Metal 3D printing has traditionally been expensive, slow, and hard to work with in the absence of large upfront capital commitments in technology and infrastructure. DesktopMetal was founded in late 2015 to change that forever. Lux Capital is proud to have been associated with it since the beginning (here, and here), and now so excited the company can finally talk publicly about how they are revolutionizing the manufacturing sector. Ric, Jonah, Matt and the rest are really
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DeepTech/FrontierTech is finding home among VCs

For decades traditional venture capital firms’ partnerships were built around three broad specialties:
  1. Enterprise (infrastructure and software)
  2. Consumer (internet and mobile)
  3. Healthcare (biotech and medical devices)
Look around a majority of venture firms and you will still see roughly the same broad structure. Firms built practices in these spaces by hiring multiple partners over the years, and have entire platforms built to support the ecosystem in those industries. Some firms have spun-out their biotech practices over the years, but otherwise the formula remains. So until a few years ago when entrepreneurs outside of those sectors approached VCs it was often a challenge to find appropriate attention. If you were a hardware company, an energy company, or an automotive company which partner(s) would take up your case and be engaged? Who would feel comfortable in their knowledge of the industry, regulatory risks, key players, and channel/margin situation? Who would push their own boundaries and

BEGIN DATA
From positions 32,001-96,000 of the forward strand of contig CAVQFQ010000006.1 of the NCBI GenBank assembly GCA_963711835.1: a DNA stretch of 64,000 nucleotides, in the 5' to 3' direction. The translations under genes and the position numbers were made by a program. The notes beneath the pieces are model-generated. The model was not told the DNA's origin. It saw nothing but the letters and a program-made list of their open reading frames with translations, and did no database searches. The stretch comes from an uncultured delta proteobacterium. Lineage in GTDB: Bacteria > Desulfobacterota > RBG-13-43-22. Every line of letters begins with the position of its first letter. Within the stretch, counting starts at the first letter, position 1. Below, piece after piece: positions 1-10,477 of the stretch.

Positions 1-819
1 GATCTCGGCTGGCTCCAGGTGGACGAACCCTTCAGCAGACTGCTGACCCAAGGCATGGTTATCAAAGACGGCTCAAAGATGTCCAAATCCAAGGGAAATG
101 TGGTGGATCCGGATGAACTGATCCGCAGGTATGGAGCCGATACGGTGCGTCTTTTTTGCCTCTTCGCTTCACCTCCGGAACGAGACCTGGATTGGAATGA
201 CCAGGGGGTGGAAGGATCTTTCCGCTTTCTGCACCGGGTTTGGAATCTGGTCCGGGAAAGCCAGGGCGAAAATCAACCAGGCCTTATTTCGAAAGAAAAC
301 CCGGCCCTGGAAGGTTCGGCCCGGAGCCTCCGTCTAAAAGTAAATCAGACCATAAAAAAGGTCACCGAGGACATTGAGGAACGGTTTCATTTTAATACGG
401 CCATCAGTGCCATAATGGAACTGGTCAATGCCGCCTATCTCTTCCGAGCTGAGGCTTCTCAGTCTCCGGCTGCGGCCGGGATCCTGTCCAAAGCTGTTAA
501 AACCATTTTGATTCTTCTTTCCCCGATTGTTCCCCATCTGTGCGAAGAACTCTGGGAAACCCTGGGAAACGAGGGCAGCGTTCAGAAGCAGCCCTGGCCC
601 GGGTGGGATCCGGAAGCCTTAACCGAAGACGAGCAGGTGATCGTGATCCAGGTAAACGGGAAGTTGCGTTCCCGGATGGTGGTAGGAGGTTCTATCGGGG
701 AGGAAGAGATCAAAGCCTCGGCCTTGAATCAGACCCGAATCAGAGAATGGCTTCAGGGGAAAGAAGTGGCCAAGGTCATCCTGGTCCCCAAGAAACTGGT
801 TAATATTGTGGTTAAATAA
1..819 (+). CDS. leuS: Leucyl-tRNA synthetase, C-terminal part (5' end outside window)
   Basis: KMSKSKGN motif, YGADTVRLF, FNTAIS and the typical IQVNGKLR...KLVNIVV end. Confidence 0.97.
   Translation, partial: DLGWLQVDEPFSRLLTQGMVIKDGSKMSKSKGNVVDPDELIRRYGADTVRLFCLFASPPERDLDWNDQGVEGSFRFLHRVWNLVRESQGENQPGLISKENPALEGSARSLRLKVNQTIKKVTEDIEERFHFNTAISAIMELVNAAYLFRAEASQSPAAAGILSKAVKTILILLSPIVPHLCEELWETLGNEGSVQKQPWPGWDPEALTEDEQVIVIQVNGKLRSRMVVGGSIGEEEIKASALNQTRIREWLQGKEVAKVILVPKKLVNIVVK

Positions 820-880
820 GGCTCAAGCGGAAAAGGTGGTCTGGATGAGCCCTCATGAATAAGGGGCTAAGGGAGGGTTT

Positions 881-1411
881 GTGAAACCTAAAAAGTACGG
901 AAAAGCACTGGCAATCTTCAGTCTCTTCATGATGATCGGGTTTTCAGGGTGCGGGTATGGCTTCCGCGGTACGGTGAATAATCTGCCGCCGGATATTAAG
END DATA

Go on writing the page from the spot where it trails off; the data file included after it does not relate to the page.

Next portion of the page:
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Projection AR to make every surface come alive! Our investment in Lightform.

A few years back I saw an insanely magical art performance on youtube. It was a video done by the geniuses at Bot and Dolly, and their robot-meets-projection-mapping spectacle was breath-taking (see below). I encourage you to also watch their ‘making of’ video.